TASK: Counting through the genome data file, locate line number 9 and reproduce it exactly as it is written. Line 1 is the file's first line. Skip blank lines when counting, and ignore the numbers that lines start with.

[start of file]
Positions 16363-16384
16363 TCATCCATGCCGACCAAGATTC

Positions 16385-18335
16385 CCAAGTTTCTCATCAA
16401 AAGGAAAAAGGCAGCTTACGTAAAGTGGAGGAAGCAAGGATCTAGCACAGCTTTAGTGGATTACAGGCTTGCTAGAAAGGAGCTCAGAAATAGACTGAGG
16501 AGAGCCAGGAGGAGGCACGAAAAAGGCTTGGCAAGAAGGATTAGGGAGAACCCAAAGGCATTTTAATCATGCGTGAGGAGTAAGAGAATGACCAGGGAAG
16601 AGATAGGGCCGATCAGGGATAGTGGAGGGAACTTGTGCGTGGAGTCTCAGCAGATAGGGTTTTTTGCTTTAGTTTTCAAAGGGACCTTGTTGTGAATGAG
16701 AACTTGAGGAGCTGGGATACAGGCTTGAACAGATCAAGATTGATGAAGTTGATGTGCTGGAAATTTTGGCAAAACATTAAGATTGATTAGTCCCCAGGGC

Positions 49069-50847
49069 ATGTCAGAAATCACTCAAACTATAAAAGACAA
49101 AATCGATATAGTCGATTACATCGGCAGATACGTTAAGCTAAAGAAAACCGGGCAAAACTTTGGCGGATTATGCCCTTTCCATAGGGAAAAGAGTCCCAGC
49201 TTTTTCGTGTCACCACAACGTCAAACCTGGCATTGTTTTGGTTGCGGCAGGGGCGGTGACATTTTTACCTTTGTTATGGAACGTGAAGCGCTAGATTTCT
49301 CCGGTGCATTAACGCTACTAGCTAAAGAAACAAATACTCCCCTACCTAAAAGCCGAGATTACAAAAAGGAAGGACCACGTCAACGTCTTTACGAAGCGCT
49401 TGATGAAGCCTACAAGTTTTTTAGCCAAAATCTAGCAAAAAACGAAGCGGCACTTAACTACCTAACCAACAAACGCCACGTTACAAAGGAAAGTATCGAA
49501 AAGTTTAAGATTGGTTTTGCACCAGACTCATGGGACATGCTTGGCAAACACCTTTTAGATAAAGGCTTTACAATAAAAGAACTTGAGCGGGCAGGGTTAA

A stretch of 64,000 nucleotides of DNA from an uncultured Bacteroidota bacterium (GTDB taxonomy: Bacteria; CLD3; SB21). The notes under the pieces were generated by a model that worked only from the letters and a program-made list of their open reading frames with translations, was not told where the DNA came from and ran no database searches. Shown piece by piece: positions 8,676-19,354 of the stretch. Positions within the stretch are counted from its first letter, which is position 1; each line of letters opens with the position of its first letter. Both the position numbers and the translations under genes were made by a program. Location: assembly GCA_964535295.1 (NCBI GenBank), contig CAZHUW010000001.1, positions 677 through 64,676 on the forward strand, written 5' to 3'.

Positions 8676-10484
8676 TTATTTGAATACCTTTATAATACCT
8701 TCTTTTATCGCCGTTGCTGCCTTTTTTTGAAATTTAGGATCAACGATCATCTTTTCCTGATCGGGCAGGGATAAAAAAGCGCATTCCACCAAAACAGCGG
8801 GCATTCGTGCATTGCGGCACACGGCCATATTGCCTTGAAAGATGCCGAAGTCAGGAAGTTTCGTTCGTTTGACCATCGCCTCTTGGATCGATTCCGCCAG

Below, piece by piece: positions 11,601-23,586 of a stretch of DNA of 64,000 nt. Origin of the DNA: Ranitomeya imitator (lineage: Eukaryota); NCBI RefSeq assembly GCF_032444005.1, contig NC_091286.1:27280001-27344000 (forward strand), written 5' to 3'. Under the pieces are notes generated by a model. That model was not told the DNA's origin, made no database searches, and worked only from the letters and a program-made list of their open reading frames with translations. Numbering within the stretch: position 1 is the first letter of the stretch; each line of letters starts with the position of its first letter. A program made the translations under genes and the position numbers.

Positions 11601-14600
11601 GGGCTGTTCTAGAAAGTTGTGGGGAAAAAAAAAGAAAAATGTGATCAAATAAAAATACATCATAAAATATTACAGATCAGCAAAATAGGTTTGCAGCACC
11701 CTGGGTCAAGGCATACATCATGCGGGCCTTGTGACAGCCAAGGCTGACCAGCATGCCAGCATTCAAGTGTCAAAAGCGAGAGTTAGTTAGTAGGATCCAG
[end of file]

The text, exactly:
Positions 49069-50847